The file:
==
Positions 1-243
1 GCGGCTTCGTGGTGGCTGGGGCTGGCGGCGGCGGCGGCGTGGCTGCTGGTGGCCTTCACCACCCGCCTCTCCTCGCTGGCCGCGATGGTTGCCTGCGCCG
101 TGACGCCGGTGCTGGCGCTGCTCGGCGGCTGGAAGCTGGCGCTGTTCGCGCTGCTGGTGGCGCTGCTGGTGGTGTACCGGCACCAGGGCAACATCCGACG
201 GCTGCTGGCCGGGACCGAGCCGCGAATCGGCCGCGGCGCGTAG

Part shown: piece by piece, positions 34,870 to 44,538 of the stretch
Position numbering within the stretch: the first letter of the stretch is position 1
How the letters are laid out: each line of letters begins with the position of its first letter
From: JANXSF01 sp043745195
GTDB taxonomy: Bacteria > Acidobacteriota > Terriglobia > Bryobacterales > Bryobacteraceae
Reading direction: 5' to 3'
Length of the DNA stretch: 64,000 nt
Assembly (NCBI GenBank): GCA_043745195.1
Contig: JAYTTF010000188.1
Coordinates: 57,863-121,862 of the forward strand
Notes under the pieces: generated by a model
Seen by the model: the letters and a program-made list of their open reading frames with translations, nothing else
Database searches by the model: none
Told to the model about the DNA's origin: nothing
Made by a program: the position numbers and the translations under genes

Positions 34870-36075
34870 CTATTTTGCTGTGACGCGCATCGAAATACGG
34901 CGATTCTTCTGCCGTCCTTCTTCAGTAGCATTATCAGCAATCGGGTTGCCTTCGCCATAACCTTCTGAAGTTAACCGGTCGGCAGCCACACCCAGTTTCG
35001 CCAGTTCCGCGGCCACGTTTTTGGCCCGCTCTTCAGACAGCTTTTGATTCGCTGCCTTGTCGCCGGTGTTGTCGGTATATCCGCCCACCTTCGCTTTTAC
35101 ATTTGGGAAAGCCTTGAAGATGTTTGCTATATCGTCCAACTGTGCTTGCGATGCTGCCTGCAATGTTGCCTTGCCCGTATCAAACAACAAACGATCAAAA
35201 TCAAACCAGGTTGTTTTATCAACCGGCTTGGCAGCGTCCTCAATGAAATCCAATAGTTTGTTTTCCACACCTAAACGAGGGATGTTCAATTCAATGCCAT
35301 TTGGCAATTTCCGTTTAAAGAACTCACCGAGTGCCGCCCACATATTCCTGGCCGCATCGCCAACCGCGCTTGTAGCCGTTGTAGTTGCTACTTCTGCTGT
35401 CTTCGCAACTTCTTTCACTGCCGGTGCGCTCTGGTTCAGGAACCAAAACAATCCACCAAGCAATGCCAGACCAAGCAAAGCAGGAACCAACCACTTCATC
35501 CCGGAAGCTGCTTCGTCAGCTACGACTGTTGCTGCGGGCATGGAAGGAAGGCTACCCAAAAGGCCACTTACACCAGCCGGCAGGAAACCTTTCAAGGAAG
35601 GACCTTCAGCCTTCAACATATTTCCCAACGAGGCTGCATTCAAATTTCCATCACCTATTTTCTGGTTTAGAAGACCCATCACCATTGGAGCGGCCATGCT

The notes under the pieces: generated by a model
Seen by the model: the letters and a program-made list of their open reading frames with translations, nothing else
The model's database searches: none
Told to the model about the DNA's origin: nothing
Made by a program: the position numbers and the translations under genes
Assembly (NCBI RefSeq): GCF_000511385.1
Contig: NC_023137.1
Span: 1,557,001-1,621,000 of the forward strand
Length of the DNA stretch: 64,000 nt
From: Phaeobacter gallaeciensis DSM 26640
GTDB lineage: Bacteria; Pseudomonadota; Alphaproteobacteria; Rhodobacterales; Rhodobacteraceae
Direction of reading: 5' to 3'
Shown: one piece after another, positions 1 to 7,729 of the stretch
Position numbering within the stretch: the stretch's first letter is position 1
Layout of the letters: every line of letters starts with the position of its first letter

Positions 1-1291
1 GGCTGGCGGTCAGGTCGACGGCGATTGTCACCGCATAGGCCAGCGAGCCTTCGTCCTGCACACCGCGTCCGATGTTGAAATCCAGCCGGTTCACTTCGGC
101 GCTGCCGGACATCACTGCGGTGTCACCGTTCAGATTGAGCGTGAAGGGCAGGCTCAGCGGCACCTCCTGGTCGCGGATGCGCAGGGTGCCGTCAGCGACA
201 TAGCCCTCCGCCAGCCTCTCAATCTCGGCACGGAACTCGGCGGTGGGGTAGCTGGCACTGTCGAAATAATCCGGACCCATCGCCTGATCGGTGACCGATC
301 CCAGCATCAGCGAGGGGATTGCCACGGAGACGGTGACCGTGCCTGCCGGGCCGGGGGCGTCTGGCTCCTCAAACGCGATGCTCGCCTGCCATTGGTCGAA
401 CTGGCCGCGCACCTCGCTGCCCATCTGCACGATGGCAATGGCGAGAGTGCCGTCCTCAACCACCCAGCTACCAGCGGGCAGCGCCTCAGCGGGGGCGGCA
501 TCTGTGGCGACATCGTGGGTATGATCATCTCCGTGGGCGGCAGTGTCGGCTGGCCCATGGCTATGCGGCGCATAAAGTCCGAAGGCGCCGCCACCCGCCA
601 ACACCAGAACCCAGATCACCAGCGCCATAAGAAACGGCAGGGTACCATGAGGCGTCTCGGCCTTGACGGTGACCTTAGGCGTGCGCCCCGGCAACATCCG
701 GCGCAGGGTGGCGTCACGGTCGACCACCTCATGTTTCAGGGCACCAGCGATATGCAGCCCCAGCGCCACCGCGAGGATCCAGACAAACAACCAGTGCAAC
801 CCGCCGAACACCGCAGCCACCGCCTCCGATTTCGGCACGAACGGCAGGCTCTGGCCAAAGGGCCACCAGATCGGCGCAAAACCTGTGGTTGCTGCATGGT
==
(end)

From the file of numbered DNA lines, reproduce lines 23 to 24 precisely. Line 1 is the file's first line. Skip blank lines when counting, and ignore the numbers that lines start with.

35001 CCAGTTCCGCGGCCACGTTTTTGGCCCGCTCTTCAGACAGCTTTTGATTCGCTGCCTTGTCGCCGGTGTTGTCGGTATATCCGCCCACCTTCGCTTTTAC
35101 ATTTGGGAAAGCCTTGAAGATGTTTGCTATATCGTCCAACTGTGCTTGCGATGCTGCCTGCAATGTTGCCTTGCCCGTATCAAACAACAAACGATCAAAA